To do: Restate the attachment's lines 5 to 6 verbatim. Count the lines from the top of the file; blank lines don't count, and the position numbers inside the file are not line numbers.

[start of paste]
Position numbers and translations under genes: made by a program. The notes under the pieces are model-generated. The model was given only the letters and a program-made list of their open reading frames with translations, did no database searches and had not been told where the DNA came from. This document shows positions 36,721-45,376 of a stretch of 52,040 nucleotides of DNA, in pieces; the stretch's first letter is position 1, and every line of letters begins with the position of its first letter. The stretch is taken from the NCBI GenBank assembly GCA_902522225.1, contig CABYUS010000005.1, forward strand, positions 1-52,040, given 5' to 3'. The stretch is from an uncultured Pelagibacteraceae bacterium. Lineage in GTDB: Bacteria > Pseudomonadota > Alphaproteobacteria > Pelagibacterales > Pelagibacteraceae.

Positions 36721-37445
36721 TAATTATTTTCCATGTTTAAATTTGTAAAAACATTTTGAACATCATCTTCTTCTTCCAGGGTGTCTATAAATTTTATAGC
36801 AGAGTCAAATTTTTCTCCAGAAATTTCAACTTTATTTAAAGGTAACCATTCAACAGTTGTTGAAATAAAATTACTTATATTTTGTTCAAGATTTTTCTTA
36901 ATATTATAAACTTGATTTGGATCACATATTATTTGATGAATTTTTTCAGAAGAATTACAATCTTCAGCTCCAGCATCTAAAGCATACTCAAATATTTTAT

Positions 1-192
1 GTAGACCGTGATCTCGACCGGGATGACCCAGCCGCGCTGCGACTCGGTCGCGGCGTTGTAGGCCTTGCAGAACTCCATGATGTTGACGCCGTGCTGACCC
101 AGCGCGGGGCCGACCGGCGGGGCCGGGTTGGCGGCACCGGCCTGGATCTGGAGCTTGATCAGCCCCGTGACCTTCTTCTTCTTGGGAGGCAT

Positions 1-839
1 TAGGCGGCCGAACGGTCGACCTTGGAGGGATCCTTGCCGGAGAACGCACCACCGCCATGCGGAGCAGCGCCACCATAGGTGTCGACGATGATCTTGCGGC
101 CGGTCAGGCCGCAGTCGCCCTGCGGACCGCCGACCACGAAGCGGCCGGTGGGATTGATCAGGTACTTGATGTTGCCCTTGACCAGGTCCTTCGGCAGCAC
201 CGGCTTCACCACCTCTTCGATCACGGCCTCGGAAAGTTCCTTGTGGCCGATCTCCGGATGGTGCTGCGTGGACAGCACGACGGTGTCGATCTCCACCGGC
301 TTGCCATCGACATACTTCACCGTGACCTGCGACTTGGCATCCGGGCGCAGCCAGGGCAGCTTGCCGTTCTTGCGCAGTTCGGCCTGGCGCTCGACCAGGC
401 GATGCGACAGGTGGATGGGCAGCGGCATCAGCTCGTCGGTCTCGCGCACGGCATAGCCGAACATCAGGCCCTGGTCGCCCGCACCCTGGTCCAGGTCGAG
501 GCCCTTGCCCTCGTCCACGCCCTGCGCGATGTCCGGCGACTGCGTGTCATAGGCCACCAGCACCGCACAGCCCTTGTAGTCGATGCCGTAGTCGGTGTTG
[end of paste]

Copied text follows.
36901 ATATTATAAACTTGATTTGGATCACATATTATTTGATGAATTTTTTCAGAAGAATTACAATCTTCAGCTCCAGCATCTAAAGCATACTCAAATATTTTAT

Positions 1-192